The legacy of the Covid19 Pandemic is likely to be the stuff of nightmares for the short term letting market and property investors.
Legend has it that it was a nightmare that gave Mary Shelley inspiration for her fictional monster, Frankenstein. Unfortunately, Covid-19 is likely to be an all too real nightmare for the short term letting market and platforms such as Airbnb and its hosts.
The pandemic has also exposed shortcomings in the market’s business model, now showing itself to be all too inflexible. It is a major financial headache for the platform’s hosts, many of whom created their own flimsy property portfolios on the back of Airbnb’s and other platform’s market success, and now face potential financial Armageddon, as tourist numbers plummet across the globe with travel bans and lockdowns.
Before October 2015, there were severe restrictions in place to letting out residential property on a short term let (defined as less than 90 days). Planning permission was required for each individual short-term letting, a laborious and time consuming process. What has been a game changer is the coming into force of the Deregulation Act 2015.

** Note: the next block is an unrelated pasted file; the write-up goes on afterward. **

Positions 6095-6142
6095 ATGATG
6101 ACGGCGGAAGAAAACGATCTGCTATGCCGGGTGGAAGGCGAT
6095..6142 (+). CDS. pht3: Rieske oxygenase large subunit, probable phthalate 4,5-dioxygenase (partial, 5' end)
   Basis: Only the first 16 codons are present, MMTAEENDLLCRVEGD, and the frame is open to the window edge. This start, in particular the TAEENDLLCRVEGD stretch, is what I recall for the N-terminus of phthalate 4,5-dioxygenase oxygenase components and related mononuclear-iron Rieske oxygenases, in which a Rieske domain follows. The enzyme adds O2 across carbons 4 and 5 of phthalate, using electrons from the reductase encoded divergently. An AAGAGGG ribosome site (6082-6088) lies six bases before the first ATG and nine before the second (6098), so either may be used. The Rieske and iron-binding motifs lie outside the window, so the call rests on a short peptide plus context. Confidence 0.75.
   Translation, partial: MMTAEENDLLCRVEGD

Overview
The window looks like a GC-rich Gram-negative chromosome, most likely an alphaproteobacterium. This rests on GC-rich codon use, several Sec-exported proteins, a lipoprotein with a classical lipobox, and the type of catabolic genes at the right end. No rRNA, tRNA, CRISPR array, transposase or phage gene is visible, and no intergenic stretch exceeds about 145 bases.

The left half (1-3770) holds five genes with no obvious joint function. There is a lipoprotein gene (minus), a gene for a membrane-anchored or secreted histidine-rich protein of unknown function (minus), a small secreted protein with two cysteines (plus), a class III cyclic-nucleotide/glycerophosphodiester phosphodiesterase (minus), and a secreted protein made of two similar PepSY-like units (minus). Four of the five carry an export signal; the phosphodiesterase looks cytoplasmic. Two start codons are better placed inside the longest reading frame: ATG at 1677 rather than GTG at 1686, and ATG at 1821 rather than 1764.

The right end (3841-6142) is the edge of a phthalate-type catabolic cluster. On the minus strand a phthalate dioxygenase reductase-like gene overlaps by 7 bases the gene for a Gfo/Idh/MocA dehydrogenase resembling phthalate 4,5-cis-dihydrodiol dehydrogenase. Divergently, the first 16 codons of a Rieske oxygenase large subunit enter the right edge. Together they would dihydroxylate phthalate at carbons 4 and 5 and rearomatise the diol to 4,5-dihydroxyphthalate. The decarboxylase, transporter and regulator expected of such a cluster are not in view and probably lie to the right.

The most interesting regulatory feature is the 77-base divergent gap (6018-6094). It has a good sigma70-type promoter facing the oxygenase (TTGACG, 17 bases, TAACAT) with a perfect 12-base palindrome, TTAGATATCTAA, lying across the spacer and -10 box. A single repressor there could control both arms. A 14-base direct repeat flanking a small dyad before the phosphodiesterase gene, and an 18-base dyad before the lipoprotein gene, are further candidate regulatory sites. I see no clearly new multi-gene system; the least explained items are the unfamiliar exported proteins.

The government was concerned that many homeowners were simply ignoring existing legislation and a black market had been created, with homeowners flouting the law to let out rooms and properties on short-term lets. They took the view that regulation rather than enforcing an outright ban was the best solution. At the time this seemed to make sense as the short term letting market was taking off over the globe, and many property owners welcomed the move.
Right from the start it has proved to be something of a double edged sword. Many of the hosts are long leaseholders of flats in blocks. Neighbours have not welcomed complete strangers wandering in and out of their blocks with a high churn in the number of occupants. Horror stories relating to Airbnb guests are rife.